After consolidating his operations in Mexico and Latin America, and successfully entering the US market, Roberto González Barrera, founder, chairman of the board and CEO of GRUMA (a world leader in the production and distribution of corn flour, corn and wheat tortillas, and an important player in totopos and flat breads), established in 1982 in Edinburg, Texas, his first corn flour processing plant in the US. There, he faced strict environmental regulation, which led him to install dust collectors, reduce emissions into the atmosphere, and build water treatment plants to preserve vital liquids.
Later, in 1989, he built his second plant in Plainview, Texas, for which he introduced more advanced environmental technology, such as air scrubbers, for dust collection and additional energy savings.
Since then, Roberto González Barrera was convinced that protecting the environment could not only constitute more profitability for his companies in the future, but also create business value and allow them to comply with increasingly stringent regulations. “I realised that in the world there was a growing concern to care for the environment, water and energy shortage and environmental pollution. That is why I decided that protecting natural resources was of the highest priority, and that it would help anticipate more stringent regulations I saw coming in every country”, says Barrera.
Therefore, the entrepreneur asked his technology expert Manuel Rubio Portilla, an engineer of Cuban origin, to focus his efforts on technological research and development to accomplish that objective. Manuel Rubio, now recognised as “the father of the GRUMA technology”, had been working for decades to develop cutting edge technology under one slogan: that all GRUMA technology should be 10 years ahead of existing know-how.
Now, his challenge was to focus on developing technology with more environmental advantages, mainly in five areas:
– Gas consumption reduction
– Potable water consumption reduction
– Gas emission reduction
– Solid waste discharge reduction
– Waste water discharge reduction.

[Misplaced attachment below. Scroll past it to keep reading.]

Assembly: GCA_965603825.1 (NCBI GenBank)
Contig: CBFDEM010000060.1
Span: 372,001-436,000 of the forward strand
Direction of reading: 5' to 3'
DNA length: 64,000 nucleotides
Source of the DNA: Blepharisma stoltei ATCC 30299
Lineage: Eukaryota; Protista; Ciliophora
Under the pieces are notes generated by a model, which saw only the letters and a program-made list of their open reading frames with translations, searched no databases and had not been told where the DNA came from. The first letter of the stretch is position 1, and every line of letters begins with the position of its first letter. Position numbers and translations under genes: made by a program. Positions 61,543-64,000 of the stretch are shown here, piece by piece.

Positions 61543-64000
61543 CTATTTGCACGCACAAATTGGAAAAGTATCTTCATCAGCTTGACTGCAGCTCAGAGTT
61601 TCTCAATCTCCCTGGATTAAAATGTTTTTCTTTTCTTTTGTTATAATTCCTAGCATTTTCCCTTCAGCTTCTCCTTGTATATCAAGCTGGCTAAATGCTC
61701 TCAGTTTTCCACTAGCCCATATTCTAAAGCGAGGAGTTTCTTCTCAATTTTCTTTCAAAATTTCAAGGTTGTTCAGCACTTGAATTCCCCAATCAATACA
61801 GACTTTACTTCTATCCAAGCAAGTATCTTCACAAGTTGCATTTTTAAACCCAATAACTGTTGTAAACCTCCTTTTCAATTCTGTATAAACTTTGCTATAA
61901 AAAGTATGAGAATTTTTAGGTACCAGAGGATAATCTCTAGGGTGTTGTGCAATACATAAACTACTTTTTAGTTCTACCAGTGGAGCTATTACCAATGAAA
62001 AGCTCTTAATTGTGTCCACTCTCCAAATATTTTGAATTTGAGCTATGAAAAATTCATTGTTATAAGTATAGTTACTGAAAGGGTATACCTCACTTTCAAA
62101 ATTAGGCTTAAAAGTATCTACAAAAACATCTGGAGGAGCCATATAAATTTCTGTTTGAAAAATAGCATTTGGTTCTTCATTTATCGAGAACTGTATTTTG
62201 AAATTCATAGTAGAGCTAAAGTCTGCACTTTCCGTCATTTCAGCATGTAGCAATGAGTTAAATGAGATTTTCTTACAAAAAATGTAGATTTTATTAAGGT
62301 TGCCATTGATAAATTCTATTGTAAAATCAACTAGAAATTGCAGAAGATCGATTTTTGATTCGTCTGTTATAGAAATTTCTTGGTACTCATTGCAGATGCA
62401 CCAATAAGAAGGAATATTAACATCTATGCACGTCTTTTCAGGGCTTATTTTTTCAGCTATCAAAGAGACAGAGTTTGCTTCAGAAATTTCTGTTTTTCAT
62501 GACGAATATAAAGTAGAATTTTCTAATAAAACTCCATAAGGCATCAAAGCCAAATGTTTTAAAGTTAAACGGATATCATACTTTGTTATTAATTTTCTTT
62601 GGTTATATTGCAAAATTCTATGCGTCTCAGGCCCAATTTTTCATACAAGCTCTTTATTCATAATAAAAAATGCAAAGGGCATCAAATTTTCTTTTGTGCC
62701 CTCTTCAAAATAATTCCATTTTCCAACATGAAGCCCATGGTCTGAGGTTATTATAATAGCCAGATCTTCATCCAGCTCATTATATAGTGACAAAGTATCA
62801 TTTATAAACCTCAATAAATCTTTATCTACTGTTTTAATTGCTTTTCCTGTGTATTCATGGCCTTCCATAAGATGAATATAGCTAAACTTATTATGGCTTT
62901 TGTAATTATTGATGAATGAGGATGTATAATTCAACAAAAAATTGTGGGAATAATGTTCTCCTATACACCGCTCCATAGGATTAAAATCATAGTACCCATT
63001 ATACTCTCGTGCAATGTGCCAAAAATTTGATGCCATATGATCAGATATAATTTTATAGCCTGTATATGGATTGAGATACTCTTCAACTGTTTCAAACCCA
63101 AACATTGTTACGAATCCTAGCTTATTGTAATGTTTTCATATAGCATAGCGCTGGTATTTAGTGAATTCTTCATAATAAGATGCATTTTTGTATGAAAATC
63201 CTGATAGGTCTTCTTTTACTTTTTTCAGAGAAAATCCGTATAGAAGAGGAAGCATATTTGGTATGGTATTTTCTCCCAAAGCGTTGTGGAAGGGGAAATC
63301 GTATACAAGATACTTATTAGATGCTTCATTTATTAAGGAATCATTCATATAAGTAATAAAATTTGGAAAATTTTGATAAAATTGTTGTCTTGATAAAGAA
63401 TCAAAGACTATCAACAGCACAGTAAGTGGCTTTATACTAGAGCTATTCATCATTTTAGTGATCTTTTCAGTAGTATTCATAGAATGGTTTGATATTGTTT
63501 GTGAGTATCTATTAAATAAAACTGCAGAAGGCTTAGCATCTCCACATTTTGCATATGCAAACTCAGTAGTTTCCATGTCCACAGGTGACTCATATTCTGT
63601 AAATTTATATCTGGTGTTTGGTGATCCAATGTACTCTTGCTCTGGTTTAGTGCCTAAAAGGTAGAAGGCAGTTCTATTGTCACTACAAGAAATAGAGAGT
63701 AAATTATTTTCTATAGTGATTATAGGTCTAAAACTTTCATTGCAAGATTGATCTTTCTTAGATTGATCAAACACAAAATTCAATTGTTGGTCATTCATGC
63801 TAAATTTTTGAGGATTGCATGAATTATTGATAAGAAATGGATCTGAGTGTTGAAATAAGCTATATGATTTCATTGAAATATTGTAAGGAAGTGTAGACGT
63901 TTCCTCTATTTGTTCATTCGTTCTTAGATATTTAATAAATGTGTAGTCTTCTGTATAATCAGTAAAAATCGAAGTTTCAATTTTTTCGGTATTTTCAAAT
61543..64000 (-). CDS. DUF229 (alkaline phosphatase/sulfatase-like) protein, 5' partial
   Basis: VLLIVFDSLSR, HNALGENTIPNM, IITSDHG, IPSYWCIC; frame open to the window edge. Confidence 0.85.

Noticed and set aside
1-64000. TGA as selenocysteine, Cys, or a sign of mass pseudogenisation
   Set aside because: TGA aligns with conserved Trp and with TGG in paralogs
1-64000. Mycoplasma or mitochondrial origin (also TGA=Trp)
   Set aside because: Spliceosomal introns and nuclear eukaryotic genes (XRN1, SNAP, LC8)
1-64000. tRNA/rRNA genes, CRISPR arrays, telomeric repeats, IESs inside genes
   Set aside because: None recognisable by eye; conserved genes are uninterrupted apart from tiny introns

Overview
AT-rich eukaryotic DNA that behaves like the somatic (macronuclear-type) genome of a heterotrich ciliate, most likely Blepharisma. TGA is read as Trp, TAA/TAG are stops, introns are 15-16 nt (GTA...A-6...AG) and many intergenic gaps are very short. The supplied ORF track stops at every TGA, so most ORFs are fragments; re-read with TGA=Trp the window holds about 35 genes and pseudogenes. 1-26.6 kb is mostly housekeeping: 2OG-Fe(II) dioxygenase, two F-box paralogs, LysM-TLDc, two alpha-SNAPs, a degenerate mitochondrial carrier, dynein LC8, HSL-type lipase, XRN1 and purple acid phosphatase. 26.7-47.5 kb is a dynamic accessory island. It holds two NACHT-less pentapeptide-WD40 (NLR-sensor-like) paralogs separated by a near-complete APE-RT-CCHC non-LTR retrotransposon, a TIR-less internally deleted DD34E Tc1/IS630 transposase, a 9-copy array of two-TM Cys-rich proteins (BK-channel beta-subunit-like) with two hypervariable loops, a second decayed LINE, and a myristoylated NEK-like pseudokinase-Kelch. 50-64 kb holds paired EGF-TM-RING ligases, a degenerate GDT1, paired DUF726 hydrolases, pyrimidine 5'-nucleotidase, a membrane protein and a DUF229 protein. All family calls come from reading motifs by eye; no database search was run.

With the second generation of the Rubio engineers, Felipe Rubio Lamas, current chief technology officer (Corn Flour and Tortilla Production), an R&D programme was implemented. It has had very impressive results in the five areas mentioned.
For Felipe Rubio, “the challenge of getting better results through the current GRUMA technology is not a utopia. The company’s industrial flour method – compared to the traditional process used by thousands of tortilla microindustrialists – not only allows for less water and gas consumption, but it also makes possible water reuse and recycling and the reduction of emissions into the atmosphere of the group’s flour plants”. Rubio shares some concrete results.
The GRUMA process allows for over 40 percent gas savings, as compared to cook corn in the traditional process. Given such large production volumes, these savings amount to meeting the energy needs of 347,000 households a year.
Less water consumption
The GRUMA corn flour technology allows for 60 percent drinking water consumption savings, which would be sufficient for the annual supply of this liquid to a city of 121,500 inhabitants.
Less gas emissions
GRUMA technology allows for the reduction of greenhouse emissions into the atmosphere – an equivalent of 75 million tons of CO2 a year. This figure amounts to the CO2 emission of 28,000 new model vehicles circulating two hours a day, for one year, at a speed of 80km an hour.
Solid waste discharge reduction